How to Use Visual Content in Email Marketing
Visual content emulates the phrase, “A picture is worth a 1000 words.” For property developers, photos help potential buyers imagine themselves in the houses they are browsing, and if students can get a look at a higher education institution’s campus before even setting foot in the classroom, they will feel more at home at your school.
With all the benefits of visual content, digital marketers are now more than ever focusing on creating visually stunning email marketing campaigns to attract buyers and encourage click-throughs. Here is your complete guide on how to use visual content in your email marketing.
Show it like it is or how it will be
When first choosing an image, you must decide if you want to tell the present or the future. Depending on which type of product you are selling, you might choose one or the other.
For physical products, a present, literal image of the product will work best. You want a few solo shots of the product with a good background, and if you are using multiple shots, style each photo in the same manner. This creates consistency and brand awareness among readers. They know what to expect from you
Services are better photographed in the future sense to demonstrate a feeling or show off a benefit your buyer will receive. A financial firm might portray smiling small business owners hard at work or happy families who now have the financial freedom to take a much-needed vacation, thanks to their savings.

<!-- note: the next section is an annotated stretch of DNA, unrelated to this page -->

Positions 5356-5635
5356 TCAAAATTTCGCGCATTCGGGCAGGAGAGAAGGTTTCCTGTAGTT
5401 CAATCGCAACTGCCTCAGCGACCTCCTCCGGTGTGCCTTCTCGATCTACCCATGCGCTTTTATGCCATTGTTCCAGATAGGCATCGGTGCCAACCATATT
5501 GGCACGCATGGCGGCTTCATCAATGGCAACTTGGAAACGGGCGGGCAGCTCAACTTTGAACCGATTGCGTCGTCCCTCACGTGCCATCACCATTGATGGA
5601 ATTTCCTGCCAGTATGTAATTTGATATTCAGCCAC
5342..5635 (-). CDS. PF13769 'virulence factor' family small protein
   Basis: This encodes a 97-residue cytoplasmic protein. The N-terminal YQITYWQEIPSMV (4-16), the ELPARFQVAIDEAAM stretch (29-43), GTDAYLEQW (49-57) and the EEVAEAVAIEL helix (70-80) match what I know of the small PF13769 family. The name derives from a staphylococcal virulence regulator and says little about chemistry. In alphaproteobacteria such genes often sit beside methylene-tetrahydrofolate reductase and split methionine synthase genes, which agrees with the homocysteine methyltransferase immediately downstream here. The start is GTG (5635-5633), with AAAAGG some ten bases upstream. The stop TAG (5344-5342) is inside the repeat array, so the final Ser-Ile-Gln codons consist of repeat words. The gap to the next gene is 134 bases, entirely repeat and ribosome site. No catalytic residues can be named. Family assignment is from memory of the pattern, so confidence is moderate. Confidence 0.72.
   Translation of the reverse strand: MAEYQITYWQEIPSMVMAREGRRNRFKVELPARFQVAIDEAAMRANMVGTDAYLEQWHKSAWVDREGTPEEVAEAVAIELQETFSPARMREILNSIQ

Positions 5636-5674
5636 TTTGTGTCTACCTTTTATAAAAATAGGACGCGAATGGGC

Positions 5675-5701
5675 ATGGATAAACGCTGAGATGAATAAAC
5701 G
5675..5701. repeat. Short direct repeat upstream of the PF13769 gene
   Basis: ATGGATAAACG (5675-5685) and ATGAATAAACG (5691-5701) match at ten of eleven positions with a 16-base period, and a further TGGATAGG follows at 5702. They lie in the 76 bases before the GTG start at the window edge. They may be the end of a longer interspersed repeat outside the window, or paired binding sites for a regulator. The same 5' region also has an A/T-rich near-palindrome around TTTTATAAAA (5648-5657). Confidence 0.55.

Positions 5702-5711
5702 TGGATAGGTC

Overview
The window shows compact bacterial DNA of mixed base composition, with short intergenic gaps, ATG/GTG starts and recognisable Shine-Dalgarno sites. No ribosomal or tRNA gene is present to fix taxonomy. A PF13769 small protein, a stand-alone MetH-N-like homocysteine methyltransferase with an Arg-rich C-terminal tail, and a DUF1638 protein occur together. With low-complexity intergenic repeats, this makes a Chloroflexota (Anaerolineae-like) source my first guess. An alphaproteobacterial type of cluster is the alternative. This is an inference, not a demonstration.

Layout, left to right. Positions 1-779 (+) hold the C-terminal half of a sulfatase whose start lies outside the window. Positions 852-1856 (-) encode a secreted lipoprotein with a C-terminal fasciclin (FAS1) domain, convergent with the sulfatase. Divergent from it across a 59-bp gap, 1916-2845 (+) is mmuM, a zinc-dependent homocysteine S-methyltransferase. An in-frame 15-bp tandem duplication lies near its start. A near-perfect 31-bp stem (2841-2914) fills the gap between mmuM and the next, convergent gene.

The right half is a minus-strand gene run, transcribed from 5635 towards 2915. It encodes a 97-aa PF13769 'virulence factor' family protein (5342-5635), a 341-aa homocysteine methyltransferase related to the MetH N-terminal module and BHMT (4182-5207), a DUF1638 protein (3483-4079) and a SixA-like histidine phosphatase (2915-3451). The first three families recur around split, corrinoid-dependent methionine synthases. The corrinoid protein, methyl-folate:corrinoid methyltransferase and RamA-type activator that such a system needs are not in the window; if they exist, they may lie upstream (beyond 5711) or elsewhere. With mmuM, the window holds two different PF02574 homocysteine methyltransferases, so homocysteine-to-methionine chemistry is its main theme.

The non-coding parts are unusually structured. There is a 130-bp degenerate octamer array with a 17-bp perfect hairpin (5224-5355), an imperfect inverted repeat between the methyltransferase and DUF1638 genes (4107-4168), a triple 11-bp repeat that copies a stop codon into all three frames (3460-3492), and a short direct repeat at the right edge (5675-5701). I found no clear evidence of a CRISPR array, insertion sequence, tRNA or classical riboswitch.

Take advantage of sightlines
When you are looking at a photograph of a person, how often do you feel yourself consciously following the eyes of the photographed person? This is called the sightline, and if you follow it without realising it, then there is a good chance your readers will too.
If you are using people in your visual content, be conscious of where they are looking. If the visual content is side-by-side with a block of text, make sure the photographed people are looking towards the text, not away from it.
Of course, other images have sightlines as well. Look for other lines in your photographs, such as the horizon line or the outlines of houses. Take a moment and assess where the lines in the photograph are pointing you to, then try to move the photo around your email to create lines pointing to important information, such as headlines and contact information.
Smaller images load faster
Now that dial-up Internet is mostly a thing of the past, most buyers expect their website pages and emails to load in a matter of seconds. Any longer, and they may lose interest altogether. Because of this, it is important that you choose your images and sizes carefully. The smallest and the leanest photos load the fastest.
Digital cameras have made everyone a photographer, but each camera comes with a variety of sizes and resolutions. While you may like photos with higher resolutions, these photos are bigger and take longer to load. If a buyer is looking at your email on his or her phone in an area with weak WIFI, your email may load very slowly, and before it even finishes, your buyer has already deleted the email.